These were my very first attempt at meringues, or meringue cookies. I hadn’t actually eaten that many before I baked these.
I found out that meringues are light, mostly air. Crisp on top, cracking into a shower of crumbs when you bite in. Very slightly chewy in the center (if you so desire, and I do). So delicate you can smash the tops with a careless elbow. French, like all truly finicky baking. Require a certain amount of attention and skill with eggs. Worth baking, worth eating.
I didn’t think the first batch would turn out because the recipes I looked at all had dire warnings about overwhipping the egg whites or what would happen if you let any yolk get in them. Frankly, it sounded way more finicky than I usually like. But I had 11 (!) egg whites already in a bowl from making fresh pasta, and I had the other ingredients in the pantry. I didn’t have much to lose but a couple of hours and some leftover egg whites.
And they came out great! You could do this by hand, but it was way easier with a stand mixer. I put it on a lower speed than was probably necessary and then hovered nervously the whole time, but the examples put in cookbooks and online by other kind cooks meant that I was able to identify the right stopping place, both times I did this.
Because after the first batch–vanilla–came out fine, I had to go for chocolate. With chocolate chips. The vanilla ones are great, if that’s your thing, but we all know by now that chocolate is where my heart is.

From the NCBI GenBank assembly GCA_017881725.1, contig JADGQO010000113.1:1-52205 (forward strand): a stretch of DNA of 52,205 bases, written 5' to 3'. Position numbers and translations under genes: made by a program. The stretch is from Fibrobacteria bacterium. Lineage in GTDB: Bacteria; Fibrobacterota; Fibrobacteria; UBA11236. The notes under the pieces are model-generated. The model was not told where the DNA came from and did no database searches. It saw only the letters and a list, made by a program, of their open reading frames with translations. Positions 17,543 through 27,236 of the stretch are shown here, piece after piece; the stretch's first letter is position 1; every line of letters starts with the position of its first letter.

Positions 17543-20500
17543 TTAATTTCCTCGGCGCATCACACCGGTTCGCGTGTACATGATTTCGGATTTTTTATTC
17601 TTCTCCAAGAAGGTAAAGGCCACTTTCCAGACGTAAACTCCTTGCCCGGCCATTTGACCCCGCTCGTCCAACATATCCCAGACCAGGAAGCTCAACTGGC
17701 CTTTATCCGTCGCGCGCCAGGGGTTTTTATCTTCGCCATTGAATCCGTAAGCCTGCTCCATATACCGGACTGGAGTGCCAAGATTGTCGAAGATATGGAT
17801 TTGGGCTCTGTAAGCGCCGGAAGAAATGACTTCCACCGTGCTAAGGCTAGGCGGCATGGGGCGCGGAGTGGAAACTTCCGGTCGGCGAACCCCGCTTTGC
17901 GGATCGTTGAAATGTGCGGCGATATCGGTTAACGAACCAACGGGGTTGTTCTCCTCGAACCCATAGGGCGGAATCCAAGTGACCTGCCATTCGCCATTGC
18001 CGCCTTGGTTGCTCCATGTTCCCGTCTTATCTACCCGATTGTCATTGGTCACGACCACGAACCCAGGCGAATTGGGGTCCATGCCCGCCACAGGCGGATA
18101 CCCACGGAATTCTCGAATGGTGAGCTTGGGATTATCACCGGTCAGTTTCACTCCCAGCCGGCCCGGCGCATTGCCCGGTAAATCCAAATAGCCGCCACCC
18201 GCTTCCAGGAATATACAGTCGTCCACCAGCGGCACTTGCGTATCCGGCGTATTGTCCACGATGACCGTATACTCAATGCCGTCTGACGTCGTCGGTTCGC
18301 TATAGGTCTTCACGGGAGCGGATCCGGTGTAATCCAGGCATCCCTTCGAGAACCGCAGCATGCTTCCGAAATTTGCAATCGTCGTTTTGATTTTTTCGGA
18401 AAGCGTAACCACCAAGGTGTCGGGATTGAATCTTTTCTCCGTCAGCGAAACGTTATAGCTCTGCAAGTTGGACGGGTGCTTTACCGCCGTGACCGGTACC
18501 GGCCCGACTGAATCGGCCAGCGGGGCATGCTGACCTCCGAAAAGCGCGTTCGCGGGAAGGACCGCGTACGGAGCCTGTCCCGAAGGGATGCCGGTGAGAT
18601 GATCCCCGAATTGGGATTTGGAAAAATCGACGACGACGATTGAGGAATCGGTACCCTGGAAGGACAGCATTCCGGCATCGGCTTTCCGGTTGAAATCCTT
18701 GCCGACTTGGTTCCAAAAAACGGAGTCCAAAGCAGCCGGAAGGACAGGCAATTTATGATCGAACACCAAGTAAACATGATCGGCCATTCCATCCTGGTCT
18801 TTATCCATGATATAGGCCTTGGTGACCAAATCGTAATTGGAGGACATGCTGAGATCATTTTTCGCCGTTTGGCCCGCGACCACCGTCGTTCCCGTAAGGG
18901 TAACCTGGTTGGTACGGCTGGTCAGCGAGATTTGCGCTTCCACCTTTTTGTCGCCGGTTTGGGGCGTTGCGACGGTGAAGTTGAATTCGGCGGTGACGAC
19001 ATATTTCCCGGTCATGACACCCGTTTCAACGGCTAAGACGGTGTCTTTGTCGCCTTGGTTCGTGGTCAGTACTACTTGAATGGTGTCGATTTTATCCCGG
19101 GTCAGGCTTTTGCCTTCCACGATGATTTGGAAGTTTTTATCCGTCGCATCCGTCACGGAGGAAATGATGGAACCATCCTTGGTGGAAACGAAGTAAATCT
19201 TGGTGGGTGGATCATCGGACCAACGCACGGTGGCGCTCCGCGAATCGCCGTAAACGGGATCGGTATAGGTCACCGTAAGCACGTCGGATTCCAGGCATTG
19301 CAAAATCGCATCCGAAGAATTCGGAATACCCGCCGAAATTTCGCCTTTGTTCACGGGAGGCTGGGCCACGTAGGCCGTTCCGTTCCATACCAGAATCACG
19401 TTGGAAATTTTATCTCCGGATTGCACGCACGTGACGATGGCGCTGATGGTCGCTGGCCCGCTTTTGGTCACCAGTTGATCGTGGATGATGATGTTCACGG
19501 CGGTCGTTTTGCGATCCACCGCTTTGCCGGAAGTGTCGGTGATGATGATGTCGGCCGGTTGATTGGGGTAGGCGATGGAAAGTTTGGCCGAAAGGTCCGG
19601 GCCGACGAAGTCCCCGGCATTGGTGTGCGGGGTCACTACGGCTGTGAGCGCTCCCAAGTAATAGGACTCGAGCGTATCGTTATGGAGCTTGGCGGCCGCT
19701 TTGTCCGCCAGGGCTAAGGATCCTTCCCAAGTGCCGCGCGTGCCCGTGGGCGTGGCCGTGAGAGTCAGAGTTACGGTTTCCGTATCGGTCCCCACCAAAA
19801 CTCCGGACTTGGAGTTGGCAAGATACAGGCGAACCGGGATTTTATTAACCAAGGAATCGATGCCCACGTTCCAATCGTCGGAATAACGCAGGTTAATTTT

Tips for Egg Beating Excellence
The real key to meringues is when to stop beating. There are sort of two stages to this. First, you beat the eggs until they reach medium or firm peaks: that is, when you lift the whisk, the eggs form slender peaks that slowly droop. Then you add the other ingredients, which will melt the eggs into a thick, shiny, no-peaks-at-all sludge (you won’t panic, because you read this first). From then on, the consistency will be different–thicker, less visibly airy. It’s okay.
The stopping point is stiff peaks: when you lift the whisk, the eggs form slender peaks that maaaaybe just barely droop at the tips. Overbeating is possible, so I stopped maybe a few seconds early rather than a few seconds too late. If you’re still unsure, check out this handy visual guide from The Kitchn. If you’re really really unsure, experiment by whipping one egg white to overbeaten death so you know what it looks like.
Here are my first-timer, not-as-hard-as-it-looks tips:
- Do be finicky about making sure that your bowl and beaters are clean and dry.
- Separate the eggs one at a time over a small bowl. That way if you have an egg-cident (don’t kill me) involving yolk, you can toss that one without ruining the whole batch.
- Be watchful, but patient. It takes a while for the egg whites to get to the magical stiff peak place, especially after adding sugar, but it’ll happen. If in doubt, check more often.
Chateau de Fesles Bonnezeaux. I’ll be upfront: this isn’t a cheap wine (it runs about $45 a bottle). This is a special occasion dessert wine that looks and tastes like liquid afternoon sunshine. This meringues-and-sunshine combination would be fabulous served as a light dessert course, meant to be savored slowly after a good meal.
If that’s not in your budget, any Sauternes will go. These dessert wines can be expensive, but you can get a bottle for as little as about $20.